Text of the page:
Expert neurologists provide insight on how to decide on an on-demand therapy for Parkinson’s disease and provide some general advice.
Stuart Isaacson, MD: How do you decide which on-demand therapies to begin when you want to treat somebody’s morning OFF?
Laxman Bahroo, DO: It’s a collaborative decision. I have to vest the patient or the patient’s caregiver into this. If I don’t, we probably won’t have good adherence to medication. I want to get an idea of what their goals are and give them an idea of what the medication expectations are, and we meet somewhere in the middle. If I have somebody who is mildly OFF but needs enough to be able to get going, I might use 1 therapy that is an inhaled or a sublingual option.
If I have somebody who’s fully akinetic, who can’t move or can barely move, then we’d probably go with the subcutaneous option. Stratifying by severity is very important. It’s equally important to stratify based on use. Not every therapy can be given to everybody equal in the same situation. If a patient can’t take therapy on their own, they can’t take the inhaled. It requires them to do the process but to be able to actively inhale the medication. If they can’t inhale the medication, it does them no good.
At a bare minimum they have to be able to open their mouth and put a strip under their tongue, and to be able to hold that without swallowing it. In the most passive patient who isn’t able to cooperate, the spouse or caregiver can give them a subcutaneous injection. With these factors, the answer presents itself. If it doesn’t present itself, you could at least discuss the choices within individuals, and then they vest in the decision of saying, I’ll choose A. If A doesn’t work, I’ll chose B. At least you have a paradigm to work with for that individual patient.
Stuart Isaacson, MD: What advice do you have for community neurologists who may be initiating on-demand therapies in particular. How do you decide which drug to use specifically?
Daniel E. Kremens, MD, JD: My first piece of advice to the neurologist who isn’t as familiar with on-demand therapies is to point out how it’s been a paradigm shift. This is something that as a neurologist you’re probably comfortable with already. That’s the notion of how we treat migraine: we don’t treat migraine with prophylactic therapies only; we use abortive therapies as well. Neurologists are comfortable doing that. We’re seeing this now in Parkinson disease. We can use the longer-acting preparations for prophylactic and then use the on-demand therapies for abortive therapies in Parkinson disease. That’s a paradigm shift that I encourage the nonmovement disorder community to embrace.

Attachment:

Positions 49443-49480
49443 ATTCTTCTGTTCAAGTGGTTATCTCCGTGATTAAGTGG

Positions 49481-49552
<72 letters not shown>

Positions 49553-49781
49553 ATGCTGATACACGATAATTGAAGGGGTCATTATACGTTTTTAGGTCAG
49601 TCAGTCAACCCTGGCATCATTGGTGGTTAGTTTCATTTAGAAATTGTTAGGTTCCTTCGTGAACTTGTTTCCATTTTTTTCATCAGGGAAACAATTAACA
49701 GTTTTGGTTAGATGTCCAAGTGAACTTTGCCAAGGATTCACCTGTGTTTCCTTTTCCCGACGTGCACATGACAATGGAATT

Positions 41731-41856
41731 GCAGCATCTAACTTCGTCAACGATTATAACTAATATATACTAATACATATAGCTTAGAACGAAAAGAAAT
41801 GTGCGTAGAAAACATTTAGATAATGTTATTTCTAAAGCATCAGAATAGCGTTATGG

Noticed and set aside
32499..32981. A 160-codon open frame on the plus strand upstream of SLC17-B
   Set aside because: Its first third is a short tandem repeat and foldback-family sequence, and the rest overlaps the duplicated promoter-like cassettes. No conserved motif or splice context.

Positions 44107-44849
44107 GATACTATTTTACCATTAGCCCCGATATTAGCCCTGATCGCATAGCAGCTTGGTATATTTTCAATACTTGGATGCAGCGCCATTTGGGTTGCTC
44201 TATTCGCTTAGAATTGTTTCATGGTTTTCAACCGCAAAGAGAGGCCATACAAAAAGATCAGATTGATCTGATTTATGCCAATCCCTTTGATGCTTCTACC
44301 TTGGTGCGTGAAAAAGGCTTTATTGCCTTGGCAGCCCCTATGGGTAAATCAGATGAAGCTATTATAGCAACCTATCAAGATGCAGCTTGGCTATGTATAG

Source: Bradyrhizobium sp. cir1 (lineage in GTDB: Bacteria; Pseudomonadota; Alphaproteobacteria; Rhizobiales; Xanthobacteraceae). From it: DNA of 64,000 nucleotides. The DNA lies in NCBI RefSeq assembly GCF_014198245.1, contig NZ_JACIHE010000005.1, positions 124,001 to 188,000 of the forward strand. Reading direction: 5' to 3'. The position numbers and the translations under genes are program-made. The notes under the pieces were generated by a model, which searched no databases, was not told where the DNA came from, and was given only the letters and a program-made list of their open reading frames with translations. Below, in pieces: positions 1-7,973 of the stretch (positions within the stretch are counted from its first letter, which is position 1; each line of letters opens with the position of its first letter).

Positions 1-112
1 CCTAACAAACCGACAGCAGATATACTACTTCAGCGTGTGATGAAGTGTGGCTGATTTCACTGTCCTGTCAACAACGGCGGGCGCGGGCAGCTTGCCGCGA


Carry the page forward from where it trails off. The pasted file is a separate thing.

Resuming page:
The second thing I recommend to them is don’t let the lack of trimethobenzamide, or Tigan, be a barrier to using the drug. Many of us have experience with this, and there are lots of data—as Bill’s study showed and some other studies have showed—that you can initiate these drugs safely without an antiemetic drug. If you go low and slow, you can use these medications.
The final point is what medication do I choose. It’s an individual discussion with that patient. Each of the medications has advantages and disadvantages, and it comes down to how will that medicine fit into that patient’s lifestyle, taking into the fact that you want something rapid, reliable, robust, and convenient. Looking at those together, what works for that patient?
Khashayar Dashtipor, MD: As I said before, even in case 2, emphasize on-demand. What’s missing in our fill for the general neurologist is recognition of OFF episodes. My position for them is that our goal in Parkinson disease is minimizing OFF, and if it’s possible, to get it to 0.
On-demand therapies are 1 of the tools, and patients can use it as needed. Therefore, they should get familiar with on-demand therapies as 1 of the tools we have to treat OFF episodes.
Because there’s a lack of head-to-head studies, the best way is to get their hands into different ones—there are 3 available, and they come up being able to introduce it to their patients. In less than 1 minute, I review the complexity, the efficacy, and the adverse effect of each. Then I classify for my patient and then let them decide. But it’s best for the general neurologists to get familiar with medication as well.
William G. Ondo, MD: I absolutely agree that OFF episodes are underrecognized. To get a clear pattern, it sometimes does take a couple of minutes of conversation. I’ve seen general neurologists make this mistake where they give these drugs when the patients are on. You do have to make sure, especially in the apomorphine preparations in which we’re trying to dose these medications. You have to know how to artificially let them come off to be able to determine the optimal dose.
Stuart Isaacson, MD: Educate your patients somewhat on what OFF is and what symptoms they have, motor and nonmotor. Ask about them routinely, including all types of OFF, like morning OFF. Be aware that when they’re taking levodopa or extenders, these on-demand therapies can work more rapidly and reliably and can work as robustly as levodopa to turn patients from OFF to ON.
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Transcript edited for clarity.